The Oregon Nurses Association is turning up the pressure on Providence hospitals to come to an agreement that would provide COVID-19 safety guidelines for all of its hospitals.
Dozens of Providence nurses gathered Friday to demand the health system honor what they call “the COVID-19 Bill of Rights.” The union, which represents more than 4,000 nurses working at Providence’s health care facilities, said this agreement would be in line with industry standards.
The guidelines recommend providing appropriate personal protective equipment for everyone, additional time off for nurses to care for themselves and their families, access to frequent COVID-19 testing and generally ensuring a safe work environment.
“Our community is counting on Oregon Nurses Association nurses, and we will be there for them just as they are here for us. We’ll keep fighting to make sure their health care is safe and affordable,” ONA President Lynda Pond, RNC, said in an emailed statement.
Several nurses spoke at a rally in front of the Providence Portland Medical Center on Friday afternoon in Northeast Portland. Catalina Clarke is a registered nurse there and said for her, one of the biggest stressors about her job is a lack of adequate staffing.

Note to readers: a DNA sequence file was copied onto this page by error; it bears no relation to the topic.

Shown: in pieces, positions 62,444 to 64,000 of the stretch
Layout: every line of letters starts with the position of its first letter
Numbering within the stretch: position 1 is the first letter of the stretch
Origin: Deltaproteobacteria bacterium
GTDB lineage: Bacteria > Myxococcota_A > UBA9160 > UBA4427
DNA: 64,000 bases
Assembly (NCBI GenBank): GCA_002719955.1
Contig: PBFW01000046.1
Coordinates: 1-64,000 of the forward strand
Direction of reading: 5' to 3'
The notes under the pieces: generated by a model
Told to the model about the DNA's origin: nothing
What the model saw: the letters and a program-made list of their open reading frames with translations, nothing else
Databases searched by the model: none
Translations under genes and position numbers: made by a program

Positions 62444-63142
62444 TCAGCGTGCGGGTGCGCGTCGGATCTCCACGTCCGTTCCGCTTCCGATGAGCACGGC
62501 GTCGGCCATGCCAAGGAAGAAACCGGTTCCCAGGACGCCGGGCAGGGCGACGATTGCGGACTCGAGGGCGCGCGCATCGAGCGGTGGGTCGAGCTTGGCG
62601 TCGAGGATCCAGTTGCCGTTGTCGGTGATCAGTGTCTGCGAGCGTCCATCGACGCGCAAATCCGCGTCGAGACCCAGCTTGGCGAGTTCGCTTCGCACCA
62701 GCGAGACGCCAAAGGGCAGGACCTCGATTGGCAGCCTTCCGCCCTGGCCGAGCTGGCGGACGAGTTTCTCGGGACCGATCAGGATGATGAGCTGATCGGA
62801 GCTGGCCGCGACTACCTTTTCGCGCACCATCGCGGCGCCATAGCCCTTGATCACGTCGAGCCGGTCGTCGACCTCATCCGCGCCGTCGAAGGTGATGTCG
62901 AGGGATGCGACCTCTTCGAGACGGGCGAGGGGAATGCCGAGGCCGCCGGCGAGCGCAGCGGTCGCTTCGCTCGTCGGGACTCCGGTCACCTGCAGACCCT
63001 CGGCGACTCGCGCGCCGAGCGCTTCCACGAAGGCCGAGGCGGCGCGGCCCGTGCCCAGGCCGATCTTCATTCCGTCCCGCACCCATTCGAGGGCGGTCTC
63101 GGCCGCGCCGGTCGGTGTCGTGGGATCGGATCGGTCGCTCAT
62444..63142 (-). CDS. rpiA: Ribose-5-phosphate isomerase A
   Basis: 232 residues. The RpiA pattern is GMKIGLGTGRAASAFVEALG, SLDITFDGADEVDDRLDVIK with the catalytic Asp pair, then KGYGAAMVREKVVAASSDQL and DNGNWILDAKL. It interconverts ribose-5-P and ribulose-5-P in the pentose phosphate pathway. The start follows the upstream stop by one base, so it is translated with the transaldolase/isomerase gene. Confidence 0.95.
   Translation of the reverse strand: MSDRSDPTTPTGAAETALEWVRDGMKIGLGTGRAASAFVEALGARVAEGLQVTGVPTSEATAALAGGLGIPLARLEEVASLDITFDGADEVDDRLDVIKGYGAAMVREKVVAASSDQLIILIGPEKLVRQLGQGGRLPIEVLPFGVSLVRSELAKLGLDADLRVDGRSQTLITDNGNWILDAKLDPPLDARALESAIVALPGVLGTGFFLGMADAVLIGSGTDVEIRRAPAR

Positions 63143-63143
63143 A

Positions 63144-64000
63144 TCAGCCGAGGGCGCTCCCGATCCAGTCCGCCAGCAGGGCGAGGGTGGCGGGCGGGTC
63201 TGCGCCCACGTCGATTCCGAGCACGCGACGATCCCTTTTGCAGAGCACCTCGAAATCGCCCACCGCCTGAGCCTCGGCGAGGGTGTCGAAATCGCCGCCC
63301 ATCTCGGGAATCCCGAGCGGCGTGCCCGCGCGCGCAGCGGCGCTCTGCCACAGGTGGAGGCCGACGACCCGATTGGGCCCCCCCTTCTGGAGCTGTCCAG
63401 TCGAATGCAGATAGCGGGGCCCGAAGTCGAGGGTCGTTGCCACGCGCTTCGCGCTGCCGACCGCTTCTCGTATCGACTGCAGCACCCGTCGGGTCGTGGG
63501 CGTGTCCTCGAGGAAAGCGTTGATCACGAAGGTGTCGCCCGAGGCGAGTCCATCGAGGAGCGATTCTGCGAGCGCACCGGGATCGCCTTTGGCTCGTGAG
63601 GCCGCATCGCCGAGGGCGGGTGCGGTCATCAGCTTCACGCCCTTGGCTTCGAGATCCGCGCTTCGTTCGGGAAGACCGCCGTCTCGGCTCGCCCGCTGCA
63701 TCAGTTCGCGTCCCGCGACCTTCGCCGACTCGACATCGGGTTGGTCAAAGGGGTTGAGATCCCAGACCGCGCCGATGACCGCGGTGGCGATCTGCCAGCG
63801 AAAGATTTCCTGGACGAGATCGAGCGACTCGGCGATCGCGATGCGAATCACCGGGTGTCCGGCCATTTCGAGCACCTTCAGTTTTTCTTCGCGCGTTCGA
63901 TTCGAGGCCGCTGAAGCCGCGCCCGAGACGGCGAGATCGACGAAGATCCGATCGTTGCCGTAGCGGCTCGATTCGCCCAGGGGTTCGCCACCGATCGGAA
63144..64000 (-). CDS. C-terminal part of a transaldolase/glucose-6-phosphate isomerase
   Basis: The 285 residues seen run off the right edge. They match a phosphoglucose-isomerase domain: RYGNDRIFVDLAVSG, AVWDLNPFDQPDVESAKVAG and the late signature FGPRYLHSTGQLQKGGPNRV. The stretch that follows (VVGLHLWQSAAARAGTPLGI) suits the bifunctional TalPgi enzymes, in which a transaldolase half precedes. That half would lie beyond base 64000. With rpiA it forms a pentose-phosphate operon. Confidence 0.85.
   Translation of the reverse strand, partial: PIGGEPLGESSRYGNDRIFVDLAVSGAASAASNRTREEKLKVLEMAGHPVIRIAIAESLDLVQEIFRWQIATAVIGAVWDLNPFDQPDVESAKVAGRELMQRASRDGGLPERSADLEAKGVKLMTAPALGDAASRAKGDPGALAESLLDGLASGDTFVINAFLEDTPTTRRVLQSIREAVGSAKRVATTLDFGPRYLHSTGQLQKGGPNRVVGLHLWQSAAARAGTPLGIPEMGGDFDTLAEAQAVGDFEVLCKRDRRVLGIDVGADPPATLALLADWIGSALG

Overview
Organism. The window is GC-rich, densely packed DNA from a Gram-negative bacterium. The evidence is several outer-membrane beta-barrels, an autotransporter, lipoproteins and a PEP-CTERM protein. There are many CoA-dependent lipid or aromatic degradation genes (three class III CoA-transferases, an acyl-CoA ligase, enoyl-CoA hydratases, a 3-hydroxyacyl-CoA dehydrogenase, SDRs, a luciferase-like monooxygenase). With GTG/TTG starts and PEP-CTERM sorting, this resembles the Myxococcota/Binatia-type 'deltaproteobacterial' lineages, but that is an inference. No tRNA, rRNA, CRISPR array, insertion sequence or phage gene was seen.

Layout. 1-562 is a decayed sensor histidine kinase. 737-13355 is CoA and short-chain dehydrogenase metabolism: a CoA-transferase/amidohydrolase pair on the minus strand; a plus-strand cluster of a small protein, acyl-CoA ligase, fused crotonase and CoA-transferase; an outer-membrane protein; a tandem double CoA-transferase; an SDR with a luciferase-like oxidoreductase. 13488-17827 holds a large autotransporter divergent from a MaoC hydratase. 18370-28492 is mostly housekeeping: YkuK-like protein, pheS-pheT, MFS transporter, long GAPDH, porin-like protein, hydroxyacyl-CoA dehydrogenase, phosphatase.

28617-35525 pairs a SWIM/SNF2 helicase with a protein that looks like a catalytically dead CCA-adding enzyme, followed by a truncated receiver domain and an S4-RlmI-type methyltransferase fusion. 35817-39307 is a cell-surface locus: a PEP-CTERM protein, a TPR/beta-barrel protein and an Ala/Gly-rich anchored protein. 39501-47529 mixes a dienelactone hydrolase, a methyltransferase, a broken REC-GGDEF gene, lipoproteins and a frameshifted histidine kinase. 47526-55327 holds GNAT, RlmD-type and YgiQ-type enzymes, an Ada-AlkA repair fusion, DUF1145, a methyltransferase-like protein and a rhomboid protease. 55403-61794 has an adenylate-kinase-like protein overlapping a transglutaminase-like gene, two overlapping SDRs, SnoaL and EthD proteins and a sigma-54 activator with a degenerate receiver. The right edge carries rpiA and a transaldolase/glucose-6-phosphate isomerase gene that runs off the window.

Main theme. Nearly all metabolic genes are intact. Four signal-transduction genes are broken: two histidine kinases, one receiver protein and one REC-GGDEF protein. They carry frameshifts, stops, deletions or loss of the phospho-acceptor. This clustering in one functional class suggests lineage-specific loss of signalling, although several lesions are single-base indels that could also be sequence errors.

“When I get texts from Providence’s staffing department telling me that the hospital is more than 20 nurses short for that day, and I come into work, it’s daunting,” Clarke said.
She said an agreement with Providence would provide a clear plan that benefits both staff and patients.
“It will provide all of us a lot of mental health benefits to know what we can expect for PPE when we walk into our job,” Clarke said. “The more we feel uncertain about what our situation is and our safety, the more it affects our patient care. And I don’t want that trickling into them.”
Multnomah County Commissioner Dr. Sharon Meieran, an emergency room physician, is in support of the union and said nurses are the lifeblood of the health care system.
“We’ve heard from Providence nurses about inconsistent access to personal protective equipment, limited paid sick time, inadequate testing resources, and more. This kind of response was difficult to accept early in the pandemic; 11 months in, it’s inexcusable,” Meieran said in an emailed statement.
Nurses have been asking Providence to meet their COVID-19 safety requests since an initial protections agreement expired at the end of May.
Providence did not respond to a request for comment.